This weekend we chugged along at 11 mph on the Cheat Mountain Salamander Train through perhaps the vastest expanse of wilderness remaining on the East Coast. For six hours, we were confined to the Victorian-era train as it snaked through spruce forests too harsh for permanent civilization and a 19th-century tunnel hand-carved into a quarter mile of solid rock in an s-shape.
I didn't spot any of the advertised black bears on our journey from Elkins, W.Va. to the Cheat Bridge, but I learned that Cheat Mountain either earned its name because the land cheated so many early loggers of their lives or because cheat sounds like the Native American word for rocks. We stopped to explore the High Falls of the Cheat and again to let a AAA tour group catch their bus by the Cheat Mountain Club, where turn-of-the-century aristocrats like Henry Ford and Thomas Edison got their fishing and hunting fixes.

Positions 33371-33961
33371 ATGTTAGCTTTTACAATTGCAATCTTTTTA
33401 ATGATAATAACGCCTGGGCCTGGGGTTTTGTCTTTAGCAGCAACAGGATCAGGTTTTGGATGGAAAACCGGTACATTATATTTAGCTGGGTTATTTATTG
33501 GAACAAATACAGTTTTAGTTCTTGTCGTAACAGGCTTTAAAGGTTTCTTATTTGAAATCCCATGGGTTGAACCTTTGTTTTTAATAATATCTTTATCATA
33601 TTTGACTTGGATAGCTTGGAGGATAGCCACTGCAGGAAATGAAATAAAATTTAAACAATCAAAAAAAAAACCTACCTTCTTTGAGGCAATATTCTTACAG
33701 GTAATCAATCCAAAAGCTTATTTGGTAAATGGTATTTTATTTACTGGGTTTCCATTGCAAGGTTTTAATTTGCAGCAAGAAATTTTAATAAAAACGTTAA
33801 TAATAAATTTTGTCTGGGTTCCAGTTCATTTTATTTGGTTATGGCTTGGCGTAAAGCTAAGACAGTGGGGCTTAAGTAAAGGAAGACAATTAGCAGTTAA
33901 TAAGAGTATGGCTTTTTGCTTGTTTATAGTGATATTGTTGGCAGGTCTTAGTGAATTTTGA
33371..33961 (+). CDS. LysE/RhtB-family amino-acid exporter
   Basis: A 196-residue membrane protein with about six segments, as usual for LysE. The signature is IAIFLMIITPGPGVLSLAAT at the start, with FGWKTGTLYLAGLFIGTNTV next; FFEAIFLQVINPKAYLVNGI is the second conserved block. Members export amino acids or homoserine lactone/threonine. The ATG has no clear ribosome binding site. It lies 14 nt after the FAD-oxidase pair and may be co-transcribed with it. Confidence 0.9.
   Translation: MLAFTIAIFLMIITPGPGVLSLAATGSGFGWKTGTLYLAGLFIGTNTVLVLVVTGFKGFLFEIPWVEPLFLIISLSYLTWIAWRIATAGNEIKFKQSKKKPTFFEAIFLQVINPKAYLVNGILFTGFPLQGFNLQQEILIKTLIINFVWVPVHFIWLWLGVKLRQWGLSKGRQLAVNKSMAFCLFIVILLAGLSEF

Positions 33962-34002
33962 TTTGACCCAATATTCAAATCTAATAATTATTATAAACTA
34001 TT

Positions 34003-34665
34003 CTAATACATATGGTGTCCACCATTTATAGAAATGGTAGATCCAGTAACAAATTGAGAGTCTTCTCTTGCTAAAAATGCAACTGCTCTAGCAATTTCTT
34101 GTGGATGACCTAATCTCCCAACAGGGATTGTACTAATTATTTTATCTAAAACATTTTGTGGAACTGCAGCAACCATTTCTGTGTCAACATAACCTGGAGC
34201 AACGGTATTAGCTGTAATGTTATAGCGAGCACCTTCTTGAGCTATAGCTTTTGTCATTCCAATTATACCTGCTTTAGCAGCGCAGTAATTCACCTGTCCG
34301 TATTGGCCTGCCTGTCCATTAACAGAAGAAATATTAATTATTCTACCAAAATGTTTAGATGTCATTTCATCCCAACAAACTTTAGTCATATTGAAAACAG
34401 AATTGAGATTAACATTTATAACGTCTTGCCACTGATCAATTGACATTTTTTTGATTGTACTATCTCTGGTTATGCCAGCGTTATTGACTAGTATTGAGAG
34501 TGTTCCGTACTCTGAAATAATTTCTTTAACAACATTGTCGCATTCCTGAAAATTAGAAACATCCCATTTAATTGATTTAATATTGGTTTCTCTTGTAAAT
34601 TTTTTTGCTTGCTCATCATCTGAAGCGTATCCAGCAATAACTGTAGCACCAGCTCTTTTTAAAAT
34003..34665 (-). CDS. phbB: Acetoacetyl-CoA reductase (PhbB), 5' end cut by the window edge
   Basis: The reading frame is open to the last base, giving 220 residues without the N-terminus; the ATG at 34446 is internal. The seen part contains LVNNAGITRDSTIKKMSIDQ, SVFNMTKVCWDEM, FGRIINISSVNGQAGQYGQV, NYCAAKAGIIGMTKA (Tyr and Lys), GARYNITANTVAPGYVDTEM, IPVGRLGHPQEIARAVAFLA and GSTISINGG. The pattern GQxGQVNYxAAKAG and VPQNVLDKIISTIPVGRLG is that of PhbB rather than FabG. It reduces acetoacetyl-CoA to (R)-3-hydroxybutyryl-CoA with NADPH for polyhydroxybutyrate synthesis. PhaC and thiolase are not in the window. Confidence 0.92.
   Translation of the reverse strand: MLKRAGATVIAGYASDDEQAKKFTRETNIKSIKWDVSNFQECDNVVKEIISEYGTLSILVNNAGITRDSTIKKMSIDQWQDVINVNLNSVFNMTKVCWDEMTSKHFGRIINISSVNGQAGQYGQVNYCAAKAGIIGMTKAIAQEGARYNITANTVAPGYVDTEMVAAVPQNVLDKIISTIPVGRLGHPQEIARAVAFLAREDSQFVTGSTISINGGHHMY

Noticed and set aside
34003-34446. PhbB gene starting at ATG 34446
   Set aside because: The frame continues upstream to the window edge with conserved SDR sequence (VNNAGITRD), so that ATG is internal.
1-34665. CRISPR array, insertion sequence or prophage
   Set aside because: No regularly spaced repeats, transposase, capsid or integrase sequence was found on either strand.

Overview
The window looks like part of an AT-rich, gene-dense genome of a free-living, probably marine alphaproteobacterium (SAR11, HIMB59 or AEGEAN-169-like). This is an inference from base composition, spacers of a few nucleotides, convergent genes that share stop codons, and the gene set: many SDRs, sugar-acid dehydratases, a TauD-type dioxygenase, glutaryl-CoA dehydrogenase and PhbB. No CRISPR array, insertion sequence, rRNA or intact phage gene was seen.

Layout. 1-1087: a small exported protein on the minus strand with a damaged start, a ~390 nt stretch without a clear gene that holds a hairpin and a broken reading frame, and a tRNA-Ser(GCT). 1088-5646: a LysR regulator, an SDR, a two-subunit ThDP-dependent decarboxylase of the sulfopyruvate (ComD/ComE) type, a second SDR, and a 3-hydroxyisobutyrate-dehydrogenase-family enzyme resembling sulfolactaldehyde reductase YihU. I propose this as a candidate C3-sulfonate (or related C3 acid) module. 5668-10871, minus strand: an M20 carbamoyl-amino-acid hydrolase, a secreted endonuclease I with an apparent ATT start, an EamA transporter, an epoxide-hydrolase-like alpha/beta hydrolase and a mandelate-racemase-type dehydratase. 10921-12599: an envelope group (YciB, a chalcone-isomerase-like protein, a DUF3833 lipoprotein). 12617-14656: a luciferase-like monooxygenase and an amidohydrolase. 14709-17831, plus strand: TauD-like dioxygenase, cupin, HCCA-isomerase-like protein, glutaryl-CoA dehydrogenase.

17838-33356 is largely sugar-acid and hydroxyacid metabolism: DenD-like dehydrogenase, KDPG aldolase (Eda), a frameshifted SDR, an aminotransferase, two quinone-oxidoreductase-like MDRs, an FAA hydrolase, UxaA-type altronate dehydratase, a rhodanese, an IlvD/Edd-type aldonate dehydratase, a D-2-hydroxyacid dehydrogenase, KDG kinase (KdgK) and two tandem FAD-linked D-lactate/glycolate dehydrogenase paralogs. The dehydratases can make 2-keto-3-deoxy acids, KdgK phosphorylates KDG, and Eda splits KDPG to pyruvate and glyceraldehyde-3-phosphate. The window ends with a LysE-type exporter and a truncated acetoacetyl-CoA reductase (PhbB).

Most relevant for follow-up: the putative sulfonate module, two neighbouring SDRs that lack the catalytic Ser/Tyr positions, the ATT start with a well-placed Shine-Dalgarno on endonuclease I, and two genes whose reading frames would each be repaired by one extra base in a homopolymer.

Cheat Mountain interests my family because during the Civil War one of my great grandfathers named George Ward managed to sneak over the mountain away from his Confederate infantry every weekend to visit his wife in Mill Creek. One day the Union Army captured him and held him in a prisoner of war camp. When he caught tuberculosis, they allowed him to return to his family on the condition that he swore an oath of allegiance to the Union saying that he would never again take up arms against his country. Back home he shared his illness with his wife and children. They all died, except for one child.
.... and that's why we're Wards today.